Our comprehensive guide to discount stores, consignment and resale shops, thrift stores and retail chains.
Mon Apr 20 2009
Photographs: Caroline Voagen Nelson
When I was growing up, my frugal Midwestern mom had three rules about kids’ clothes:
(1) Make do with what you have.
(2) Hand-me-downs are new to you.
(3) Only a sucker pays full price.
Despite her penny-pinching penchant, my mother wanted us to look good, so she lined up a chain of quality hand-me-downs from families with older kids, mapped out the best neighborhoods for fancy yard sales and became the consummate stylish-bargain hunter. I used to think my mom was a cheapskate. Now, with a five-year-old daughter and a three-year-old son to dress during the global recession, I’ve adopted her fashion mantras as my own.
New York City parents have plenty of cheap-and-chic options: For all the upscale department stores and pricey Madison Avenue children’s boutiques, you can find an equal number of world-famous discount shops, resale stores and inexpensive retail chains. But you have to put in the time to get the goods. Don’t expect one-stop shopping to see you through a season; rather, be prepared for an ongoing scavenger hunt.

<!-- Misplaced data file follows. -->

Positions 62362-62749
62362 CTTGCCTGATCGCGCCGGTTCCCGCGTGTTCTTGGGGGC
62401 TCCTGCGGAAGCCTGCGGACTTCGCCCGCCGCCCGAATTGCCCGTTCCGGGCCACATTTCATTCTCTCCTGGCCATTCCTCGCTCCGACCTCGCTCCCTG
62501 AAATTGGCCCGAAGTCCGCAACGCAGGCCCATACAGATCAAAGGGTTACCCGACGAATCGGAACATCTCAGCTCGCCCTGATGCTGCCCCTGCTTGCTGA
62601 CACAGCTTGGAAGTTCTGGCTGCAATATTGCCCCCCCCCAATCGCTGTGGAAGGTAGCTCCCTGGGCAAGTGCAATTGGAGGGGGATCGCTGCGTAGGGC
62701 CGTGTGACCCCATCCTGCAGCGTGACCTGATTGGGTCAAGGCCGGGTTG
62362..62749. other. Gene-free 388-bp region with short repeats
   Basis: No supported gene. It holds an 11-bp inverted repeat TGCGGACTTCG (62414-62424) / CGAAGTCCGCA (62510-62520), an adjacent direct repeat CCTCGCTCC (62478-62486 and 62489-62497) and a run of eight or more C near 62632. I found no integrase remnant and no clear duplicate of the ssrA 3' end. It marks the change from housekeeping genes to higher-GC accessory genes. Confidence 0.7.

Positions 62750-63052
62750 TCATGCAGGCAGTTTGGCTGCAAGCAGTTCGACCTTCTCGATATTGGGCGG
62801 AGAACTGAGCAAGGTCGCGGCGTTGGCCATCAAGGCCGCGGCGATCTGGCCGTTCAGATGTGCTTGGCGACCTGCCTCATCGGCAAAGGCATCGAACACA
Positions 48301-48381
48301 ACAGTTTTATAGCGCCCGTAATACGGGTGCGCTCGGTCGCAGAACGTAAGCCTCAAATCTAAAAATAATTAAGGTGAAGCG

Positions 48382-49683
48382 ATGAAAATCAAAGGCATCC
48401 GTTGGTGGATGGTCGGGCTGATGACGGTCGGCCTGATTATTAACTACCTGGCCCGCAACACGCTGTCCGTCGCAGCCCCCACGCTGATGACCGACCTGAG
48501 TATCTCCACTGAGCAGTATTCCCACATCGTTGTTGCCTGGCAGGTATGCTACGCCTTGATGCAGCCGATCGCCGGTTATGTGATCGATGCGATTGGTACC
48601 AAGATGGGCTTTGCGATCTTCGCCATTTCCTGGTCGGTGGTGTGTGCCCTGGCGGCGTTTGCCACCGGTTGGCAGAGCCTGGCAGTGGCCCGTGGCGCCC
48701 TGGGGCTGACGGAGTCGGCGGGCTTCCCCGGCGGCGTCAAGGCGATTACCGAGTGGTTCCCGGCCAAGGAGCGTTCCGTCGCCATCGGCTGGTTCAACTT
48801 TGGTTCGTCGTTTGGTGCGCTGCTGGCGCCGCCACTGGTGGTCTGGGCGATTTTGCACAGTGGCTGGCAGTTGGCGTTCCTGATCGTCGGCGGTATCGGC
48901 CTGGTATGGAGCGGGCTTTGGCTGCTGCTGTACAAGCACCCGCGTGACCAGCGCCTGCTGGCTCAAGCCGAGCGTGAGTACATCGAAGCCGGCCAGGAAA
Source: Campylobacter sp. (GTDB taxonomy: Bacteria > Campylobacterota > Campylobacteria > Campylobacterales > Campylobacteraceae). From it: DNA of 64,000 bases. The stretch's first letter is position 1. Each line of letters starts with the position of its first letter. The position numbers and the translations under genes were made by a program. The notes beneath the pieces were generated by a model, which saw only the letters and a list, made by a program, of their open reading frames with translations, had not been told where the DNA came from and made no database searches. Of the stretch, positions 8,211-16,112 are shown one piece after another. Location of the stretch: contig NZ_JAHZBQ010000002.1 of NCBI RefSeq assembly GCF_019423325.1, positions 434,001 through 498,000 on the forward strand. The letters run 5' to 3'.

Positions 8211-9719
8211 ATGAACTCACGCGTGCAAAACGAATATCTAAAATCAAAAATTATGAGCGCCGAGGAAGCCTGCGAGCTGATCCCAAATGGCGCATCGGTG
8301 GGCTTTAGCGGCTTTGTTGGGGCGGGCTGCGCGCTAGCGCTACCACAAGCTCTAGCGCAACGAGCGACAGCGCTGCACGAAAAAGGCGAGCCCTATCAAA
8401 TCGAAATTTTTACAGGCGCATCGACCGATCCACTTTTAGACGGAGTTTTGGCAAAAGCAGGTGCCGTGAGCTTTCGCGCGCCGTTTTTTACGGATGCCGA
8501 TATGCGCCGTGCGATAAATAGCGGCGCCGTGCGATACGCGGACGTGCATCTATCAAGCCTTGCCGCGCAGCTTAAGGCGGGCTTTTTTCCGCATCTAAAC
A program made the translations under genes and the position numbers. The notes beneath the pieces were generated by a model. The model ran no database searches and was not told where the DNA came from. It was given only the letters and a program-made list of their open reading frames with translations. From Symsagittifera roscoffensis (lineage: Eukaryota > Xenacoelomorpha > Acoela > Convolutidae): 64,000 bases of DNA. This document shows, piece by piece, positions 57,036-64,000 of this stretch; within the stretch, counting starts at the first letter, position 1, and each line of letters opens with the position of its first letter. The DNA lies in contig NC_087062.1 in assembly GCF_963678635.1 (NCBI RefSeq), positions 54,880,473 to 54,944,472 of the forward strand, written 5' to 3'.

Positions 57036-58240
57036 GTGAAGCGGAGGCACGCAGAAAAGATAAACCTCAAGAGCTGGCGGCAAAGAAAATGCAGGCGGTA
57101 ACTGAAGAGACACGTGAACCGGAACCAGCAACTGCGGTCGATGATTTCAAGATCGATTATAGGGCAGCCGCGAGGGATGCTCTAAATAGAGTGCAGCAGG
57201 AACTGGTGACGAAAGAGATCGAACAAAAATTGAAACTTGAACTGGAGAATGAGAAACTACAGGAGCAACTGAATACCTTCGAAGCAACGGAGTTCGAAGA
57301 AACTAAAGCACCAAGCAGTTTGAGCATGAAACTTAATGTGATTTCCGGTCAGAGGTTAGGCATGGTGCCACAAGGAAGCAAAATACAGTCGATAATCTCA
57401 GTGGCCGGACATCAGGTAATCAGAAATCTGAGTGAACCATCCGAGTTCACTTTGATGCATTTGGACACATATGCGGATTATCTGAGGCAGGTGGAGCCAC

There’s a science to scoring deals. Start by casting a wide net until you’ve scouted out the shops that best suit your taste. (Hint: You’ll find more hipster attire at a consignment store in Clinton Hill and more Hanna Andersson at one in Park Slope.) Then, return often. What’s on the racks at discounters and thrift stores is constantly changing. Finally, think—and buy—ahead. If you see a great pair of resale Oilily pants for $10 that are two sizes too big for your daughter, snap them up (just don’t forget about your stash when she eventually grows into it). By the same token, end-of-season clearance sales are a great opportunity to stock up on essentials for next year.
Against my better judgment, I’m making public my comprehensive recession-buster shopping guide for the five boroughs.
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